The automotive craze hit the Soviet Union almost 45 years ago. It beginnings were humble, starting with contests between drivers of trucks and tractors, and it has largely been relegated to Siberia and similar outlying areas.

But it has survived and grown to take its place in Soviet life alongside other sell-out attractions like ballet and boxing.

"I believe auto sports are probably the nation's No. 1 spectator attraction, surpassing even soccer." Prof. Leonid Afanasvev, president of the Soviet Auto Sports Federation said, in a recent interview, "We don't advertise competition because the crowds are already huge. It is common for 100,000 people to come to a road race. Winter races at hippodromes (horse tracks) are usually sold out hours before they start. If we advertised, the crowds would be even larger."

Every form of entertainment seems to sell out in the major cities. While the car is still a luxuary here, it is evident interest in auto sports reaches beyond the four million Russians who own cars and 200,000 licensed to race them. The drivers compete for cups and metals, but no cash awards are made in Soviet racing.

"Our first events, around 1933, were with trucks," explained Afanasyev. After all, trucks and tractors were what were building then." The events were - and still are - cross-country runs against the clock on circular courses now called autocrosses.

Trucks still compete, much to the federation's dismay, and so do sedans and a variation of dune buggies in autocrosses. Open-wheeled, single-seat race (formula) cars, and speed records cars are other racing machines now competing regularly in Russia. All but a few are owned by the government-supported clubs to which all competition drivers belong.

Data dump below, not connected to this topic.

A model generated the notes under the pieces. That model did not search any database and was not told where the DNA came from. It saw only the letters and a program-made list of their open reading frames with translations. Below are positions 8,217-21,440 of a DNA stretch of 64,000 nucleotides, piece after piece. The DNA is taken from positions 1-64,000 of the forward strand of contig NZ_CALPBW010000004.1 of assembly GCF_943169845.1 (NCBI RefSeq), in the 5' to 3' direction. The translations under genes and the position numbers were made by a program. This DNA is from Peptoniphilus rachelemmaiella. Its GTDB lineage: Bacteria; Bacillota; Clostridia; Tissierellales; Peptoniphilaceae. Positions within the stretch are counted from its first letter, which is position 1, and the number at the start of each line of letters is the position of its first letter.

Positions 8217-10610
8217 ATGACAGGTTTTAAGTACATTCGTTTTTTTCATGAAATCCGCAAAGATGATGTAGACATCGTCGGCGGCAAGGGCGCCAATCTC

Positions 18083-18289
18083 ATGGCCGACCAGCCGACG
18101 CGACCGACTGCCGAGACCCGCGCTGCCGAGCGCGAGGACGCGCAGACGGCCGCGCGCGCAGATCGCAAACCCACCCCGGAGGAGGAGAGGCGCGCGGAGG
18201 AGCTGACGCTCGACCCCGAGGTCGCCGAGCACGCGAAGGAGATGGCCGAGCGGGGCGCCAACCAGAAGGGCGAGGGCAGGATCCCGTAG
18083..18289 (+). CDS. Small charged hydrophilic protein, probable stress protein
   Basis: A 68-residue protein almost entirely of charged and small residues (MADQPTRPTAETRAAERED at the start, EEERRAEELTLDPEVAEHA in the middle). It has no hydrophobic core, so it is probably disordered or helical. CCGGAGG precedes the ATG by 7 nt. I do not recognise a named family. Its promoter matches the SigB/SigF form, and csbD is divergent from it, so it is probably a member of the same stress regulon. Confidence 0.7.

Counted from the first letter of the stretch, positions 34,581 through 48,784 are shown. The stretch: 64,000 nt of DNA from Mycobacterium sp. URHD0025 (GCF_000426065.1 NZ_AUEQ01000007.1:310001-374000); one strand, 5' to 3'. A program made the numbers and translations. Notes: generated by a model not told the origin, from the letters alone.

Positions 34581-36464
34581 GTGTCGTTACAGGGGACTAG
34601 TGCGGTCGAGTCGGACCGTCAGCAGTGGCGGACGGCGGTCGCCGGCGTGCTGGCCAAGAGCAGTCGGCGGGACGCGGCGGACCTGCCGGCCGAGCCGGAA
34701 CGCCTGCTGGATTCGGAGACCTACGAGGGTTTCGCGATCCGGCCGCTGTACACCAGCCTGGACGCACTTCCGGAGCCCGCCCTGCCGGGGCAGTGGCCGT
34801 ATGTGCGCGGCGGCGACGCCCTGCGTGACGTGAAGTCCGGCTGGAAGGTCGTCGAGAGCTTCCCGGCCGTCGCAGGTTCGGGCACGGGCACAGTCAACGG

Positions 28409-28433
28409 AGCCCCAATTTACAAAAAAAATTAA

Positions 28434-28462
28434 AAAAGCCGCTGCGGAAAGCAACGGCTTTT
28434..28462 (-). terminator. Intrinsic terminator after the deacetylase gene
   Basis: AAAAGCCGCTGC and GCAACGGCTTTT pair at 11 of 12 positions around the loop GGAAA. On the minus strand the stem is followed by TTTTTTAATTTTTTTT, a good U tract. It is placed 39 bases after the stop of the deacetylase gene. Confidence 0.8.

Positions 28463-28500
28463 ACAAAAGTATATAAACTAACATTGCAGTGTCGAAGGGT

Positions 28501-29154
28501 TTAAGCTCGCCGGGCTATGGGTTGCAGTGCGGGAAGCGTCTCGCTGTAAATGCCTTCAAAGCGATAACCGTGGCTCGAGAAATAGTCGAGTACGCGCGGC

Challenging the popularity of autocrosses are long-distance, open-road rallies inaugurated in 1957, the year, the first closed-circuit road races were held in Russia. Kart racing began about 15 years ago and has enjoyed "spectacular growth" according to the Russian officials. All events are held year-round.

"We have sedan racing on oval tracks, the hippodrome, during the winter when they are flooded for ice racing," he said. "There is no drag racing here. The public is just not interested. We do support record-breaking attempts, however."

The autocrossing trucks, over-age kart racers, and sites for new tracks seem to be the major problems facing Afanasyev, who also serves as rector of the 14,000 student Moscow Institute of Automobile and Road Construction.